Rafael Puyol. Vicepresident. IE Foundation
5 October 2010
In just under two decades India will be the most populated country on the planet. This translates into enormous potential, but deep changes are required in order to leverage it well.
All demographic information about India is surprising and alarming owing to its size. With more than 1,000 million people (1,171,000) the country has more inhabitants than Europe, Africa and the entire Western Hemisphere. 375 million of them are less than 15 years old and more than 60 have not reached their fifth birthday, which serves to underline the enormous potential of its future development. India’s population grows by more than 20 million every year, the greatest contribution from one single country to the world population. Although China has more inhabitants today, it will be exceeded by the land of the Ganges around 2030, a leading position that it will never lose from thereon in.
The subcontinent of Gandhi and Tagore conjures up an image in Western people that is sometimes too stereotyped, of uncontrolled and endless growth, associated with poverty, the most visible aspect of which is its inhabitants´ hunger. However, although it heads the ranking of the most populated countries on the planet, India is now showing more moderate rates of growth.
The two basic factors behind domestic growth have undergone significant changes, although the process is only half completed. General, childbirth and child death rates have fallen, but these "intermediate" levels that are still far from those of the West. 55 of every 1,000 children born die before their first birthday (only 3.5 in Spain) and life expectancy stands at only 63 years for men and 65 for women (78 and 84 in Spain). Indeed, a desirable improvement to these figures will lead to more potential growth, which will be offset by the sustained fall in birth rates.
Undoubtedly, the birth rate is the fundamental variable underpinning the country´s population development and that on which the authorities have acted more decisively. Historically, the average number of children per woman was 6; today it is 2.7, or 2 in certain parts of the country, although in others it is still above 4, especially in the North. The fall is the result of a number of factors with combined effects. The first has to do with the increase in the age at which people get married, a change of great relevance owing to the universality of marriage. In the 1960s, 20% of children between 10 and 14 years of age and 70% of those between 15 and 19 years of age were already married. Nowadays, there are hardly any marriages before the age of 15 years and for people between the ages of 15 and 19 years, the number has fallen by 2/3. This delay translates into fewer births.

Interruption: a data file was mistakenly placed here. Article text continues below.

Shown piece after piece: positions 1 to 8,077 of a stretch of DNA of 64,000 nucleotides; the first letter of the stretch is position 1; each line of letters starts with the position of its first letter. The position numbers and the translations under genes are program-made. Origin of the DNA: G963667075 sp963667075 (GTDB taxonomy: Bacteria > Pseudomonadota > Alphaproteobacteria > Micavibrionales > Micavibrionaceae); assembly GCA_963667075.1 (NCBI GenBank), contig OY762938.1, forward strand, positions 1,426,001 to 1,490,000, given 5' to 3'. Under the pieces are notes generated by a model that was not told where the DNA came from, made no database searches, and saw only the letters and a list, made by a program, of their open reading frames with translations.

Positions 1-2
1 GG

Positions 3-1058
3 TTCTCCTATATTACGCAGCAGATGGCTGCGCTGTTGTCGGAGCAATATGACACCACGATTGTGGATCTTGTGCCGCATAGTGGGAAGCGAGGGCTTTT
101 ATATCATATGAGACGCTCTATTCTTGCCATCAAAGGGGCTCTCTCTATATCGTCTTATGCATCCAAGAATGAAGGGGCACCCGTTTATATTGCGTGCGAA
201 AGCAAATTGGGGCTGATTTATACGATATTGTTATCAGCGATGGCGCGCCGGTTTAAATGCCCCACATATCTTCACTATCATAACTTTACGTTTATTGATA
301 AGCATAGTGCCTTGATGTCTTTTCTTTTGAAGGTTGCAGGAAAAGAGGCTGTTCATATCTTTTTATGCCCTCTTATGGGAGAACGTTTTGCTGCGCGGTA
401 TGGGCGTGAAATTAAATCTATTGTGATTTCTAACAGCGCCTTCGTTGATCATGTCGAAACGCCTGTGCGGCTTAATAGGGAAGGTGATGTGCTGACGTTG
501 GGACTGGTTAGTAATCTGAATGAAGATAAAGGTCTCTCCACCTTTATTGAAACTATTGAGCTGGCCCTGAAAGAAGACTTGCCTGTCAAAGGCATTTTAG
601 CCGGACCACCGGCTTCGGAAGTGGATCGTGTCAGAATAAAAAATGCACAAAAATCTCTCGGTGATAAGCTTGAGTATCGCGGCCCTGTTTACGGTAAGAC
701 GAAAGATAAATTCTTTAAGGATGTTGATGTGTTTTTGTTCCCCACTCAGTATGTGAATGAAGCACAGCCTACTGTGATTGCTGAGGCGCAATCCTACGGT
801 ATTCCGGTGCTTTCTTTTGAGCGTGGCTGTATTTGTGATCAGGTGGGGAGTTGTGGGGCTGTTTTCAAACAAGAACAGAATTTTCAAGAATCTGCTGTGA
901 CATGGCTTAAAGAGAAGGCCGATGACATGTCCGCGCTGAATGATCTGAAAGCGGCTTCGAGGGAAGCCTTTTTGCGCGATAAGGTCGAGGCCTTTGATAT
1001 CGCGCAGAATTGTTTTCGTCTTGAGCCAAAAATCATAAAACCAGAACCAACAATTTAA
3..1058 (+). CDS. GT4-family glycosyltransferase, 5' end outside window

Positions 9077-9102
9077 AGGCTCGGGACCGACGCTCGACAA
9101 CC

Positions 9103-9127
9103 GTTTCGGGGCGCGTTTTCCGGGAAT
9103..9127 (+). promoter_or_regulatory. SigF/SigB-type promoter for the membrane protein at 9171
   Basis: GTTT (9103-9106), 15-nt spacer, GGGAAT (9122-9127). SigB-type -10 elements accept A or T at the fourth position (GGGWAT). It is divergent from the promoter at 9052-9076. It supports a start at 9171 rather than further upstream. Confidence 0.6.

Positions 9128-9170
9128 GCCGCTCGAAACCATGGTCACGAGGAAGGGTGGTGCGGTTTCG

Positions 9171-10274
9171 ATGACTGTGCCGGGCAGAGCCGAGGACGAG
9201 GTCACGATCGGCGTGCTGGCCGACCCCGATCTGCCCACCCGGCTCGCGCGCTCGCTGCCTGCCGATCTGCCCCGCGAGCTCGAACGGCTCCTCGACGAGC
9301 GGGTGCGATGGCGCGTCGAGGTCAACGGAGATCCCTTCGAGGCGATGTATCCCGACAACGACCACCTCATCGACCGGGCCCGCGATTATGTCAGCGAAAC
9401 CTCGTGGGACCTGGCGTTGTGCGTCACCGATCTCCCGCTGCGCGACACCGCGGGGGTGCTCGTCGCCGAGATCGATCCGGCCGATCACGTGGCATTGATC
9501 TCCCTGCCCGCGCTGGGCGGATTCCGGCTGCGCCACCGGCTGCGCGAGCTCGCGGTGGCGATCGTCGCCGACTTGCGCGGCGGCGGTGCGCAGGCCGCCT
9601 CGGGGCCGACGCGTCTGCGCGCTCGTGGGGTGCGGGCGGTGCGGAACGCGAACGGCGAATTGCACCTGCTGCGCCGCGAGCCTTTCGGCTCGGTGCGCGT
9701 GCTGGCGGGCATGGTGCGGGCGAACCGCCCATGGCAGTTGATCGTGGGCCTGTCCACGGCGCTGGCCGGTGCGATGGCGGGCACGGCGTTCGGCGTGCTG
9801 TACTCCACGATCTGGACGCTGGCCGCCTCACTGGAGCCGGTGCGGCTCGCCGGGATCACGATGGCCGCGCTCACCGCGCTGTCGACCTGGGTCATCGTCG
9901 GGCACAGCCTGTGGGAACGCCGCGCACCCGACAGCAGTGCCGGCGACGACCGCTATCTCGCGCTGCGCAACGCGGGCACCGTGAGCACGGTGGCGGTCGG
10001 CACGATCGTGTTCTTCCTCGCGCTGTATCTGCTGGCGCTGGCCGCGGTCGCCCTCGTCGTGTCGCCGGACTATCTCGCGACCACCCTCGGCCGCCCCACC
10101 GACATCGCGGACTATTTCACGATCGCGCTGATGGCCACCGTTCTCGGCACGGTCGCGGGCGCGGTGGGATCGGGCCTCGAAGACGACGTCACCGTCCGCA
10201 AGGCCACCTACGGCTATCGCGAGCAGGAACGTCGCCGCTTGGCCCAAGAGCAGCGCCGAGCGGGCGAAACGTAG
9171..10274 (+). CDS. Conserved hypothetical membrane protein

The second cause is selective abortion, which reduces the number of women (potential mothers) and creates an abnormal gender distribution of the population, especially at younger ages. The declaration of the illegality of this type of abortion (1994) and the government´s efforts to ensure that parents value their sons and daughters in the same way have reduced its occurrence, but they have not eliminated it. Certain states have gone one step further by depositing an amount for each girl born, which she receives when she is 18 years of age if she reaches a certain level of education. And, of course, the "official" inhabitant number 1,000 million was a girl, born in a New Delhi hospital on 11 May 2000. But even so, things have not changed.
The third and most decisive influence comes from the successive policies for reducing the birth rate put in place by India in 1952 and speeded up in 1975 with Indira Gandhi´s so-called "national emergency". Some of the actions taken were excessive (between 1976 and 1977, there were 8.3 million sterilisations), which led first of all to the suspension of said actions and then to their relaxation. After the emergency, the Ministry of Health and Family Planning, which was created in 1976, became the Ministry of Health and Family Welfare, a semantic change that shows the distance between the initial coercive programmes and the "voluntary" nature of the latter versions, although said voluntariness needs to be defined in greater detail in certain states.
As I was saying, India is no longer the population it was. Progress in demography, with better death and birth rate indicators, has been joined by progress in agricultural production and transport, which has almost done away with the hunger of the past, although half of India´s children are still undernourished.
The progress that has been achieved well known, but the change to modernisation is hindered by the rural condition of much of the country and the heavy social and religious traditions that limit the roles played by women in particular. Although more contained, demographic growth will still be very high. In 2050, the population will probably number around 1,600 million. The challenges facing India are huge because its current requirements in the areas of food, education and employment will be increased by those additional 400 million people. But there will be no choice but to find the resources they need since, owing to mere demographic inertia, it will not be easy to reduce growth to any significant extent.